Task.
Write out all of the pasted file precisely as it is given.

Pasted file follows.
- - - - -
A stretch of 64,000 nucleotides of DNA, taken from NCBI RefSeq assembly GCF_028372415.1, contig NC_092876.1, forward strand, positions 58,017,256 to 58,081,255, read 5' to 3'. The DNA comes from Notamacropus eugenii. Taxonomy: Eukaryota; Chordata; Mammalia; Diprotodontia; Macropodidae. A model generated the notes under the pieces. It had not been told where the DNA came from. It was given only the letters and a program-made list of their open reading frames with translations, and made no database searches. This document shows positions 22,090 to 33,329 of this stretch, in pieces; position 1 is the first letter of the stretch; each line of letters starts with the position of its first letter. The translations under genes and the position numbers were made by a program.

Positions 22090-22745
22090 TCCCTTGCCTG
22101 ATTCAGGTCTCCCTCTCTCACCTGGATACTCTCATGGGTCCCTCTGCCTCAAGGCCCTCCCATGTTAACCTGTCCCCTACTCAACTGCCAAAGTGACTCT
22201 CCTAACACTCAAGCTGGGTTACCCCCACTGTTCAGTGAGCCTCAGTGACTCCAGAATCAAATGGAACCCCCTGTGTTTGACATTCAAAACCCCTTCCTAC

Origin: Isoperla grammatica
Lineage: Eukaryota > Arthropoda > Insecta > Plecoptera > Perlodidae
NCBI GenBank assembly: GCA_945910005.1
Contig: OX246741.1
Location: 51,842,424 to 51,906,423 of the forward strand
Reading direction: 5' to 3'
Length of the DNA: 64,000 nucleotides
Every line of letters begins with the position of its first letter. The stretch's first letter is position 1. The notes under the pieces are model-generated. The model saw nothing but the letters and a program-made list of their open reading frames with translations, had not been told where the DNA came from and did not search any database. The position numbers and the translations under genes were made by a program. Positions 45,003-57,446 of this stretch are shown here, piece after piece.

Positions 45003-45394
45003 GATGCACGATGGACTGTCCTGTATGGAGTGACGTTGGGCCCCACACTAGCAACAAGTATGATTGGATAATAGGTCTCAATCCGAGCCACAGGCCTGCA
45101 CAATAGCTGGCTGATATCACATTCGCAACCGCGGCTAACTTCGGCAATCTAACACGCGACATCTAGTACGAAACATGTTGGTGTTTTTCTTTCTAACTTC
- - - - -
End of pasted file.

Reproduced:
A stretch of 64,000 nucleotides of DNA, taken from NCBI RefSeq assembly GCF_028372415.1, contig NC_092876.1, forward strand, positions 58,017,256 to 58,081,255, read 5' to 3'. The DNA comes from Notamacropus eugenii. Taxonomy: Eukaryota; Chordata; Mammalia; Diprotodontia; Macropodidae. A model generated the notes under the pieces. It had not been told where the DNA came from. It was given only the letters and a program-made list of their open reading frames with translations, and made no database searches. This document shows positions 22,090 to 33,329 of this stretch, in pieces; position 1 is the first letter of the stretch; each line of letters starts with the position of its first letter. The translations under genes and the position numbers were made by a program.

Positions 22090-22745
22090 TCCCTTGCCTG
22101 ATTCAGGTCTCCCTCTCTCACCTGGATACTCTCATGGGTCCCTCTGCCTCAAGGCCCTCCCATGTTAACCTGTCCCCTACTCAACTGCCAAAGTGACTCT
22201 CCTAACACTCAAGCTGGGTTACCCCCACTGTTCAGTGAGCCTCAGTGACTCCAGAATCAAATGGAACCCCCTGTGTTTGACATTCAAAACCCCTTCCTAC

Origin: Isoperla grammatica
Lineage: Eukaryota > Arthropoda > Insecta > Plecoptera > Perlodidae
NCBI GenBank assembly: GCA_945910005.1
Contig: OX246741.1
Location: 51,842,424 to 51,906,423 of the forward strand
Reading direction: 5' to 3'
Length of the DNA: 64,000 nucleotides
Every line of letters begins with the position of its first letter. The stretch's first letter is position 1. The notes under the pieces are model-generated. The model saw nothing but the letters and a program-made list of their open reading frames with translations, had not been told where the DNA came from and did not search any database. The position numbers and the translations under genes were made by a program. Positions 45,003-57,446 of this stretch are shown here, piece after piece.

Positions 45003-45394
45003 GATGCACGATGGACTGTCCTGTATGGAGTGACGTTGGGCCCCACACTAGCAACAAGTATGATTGGATAATAGGTCTCAATCCGAGCCACAGGCCTGCA
45101 CAATAGCTGGCTGATATCACATTCGCAACCGCGGCTAACTTCGGCAATCTAACACGCGACATCTAGTACGAAACATGTTGGTGTTTTTCTTTCTAACTTC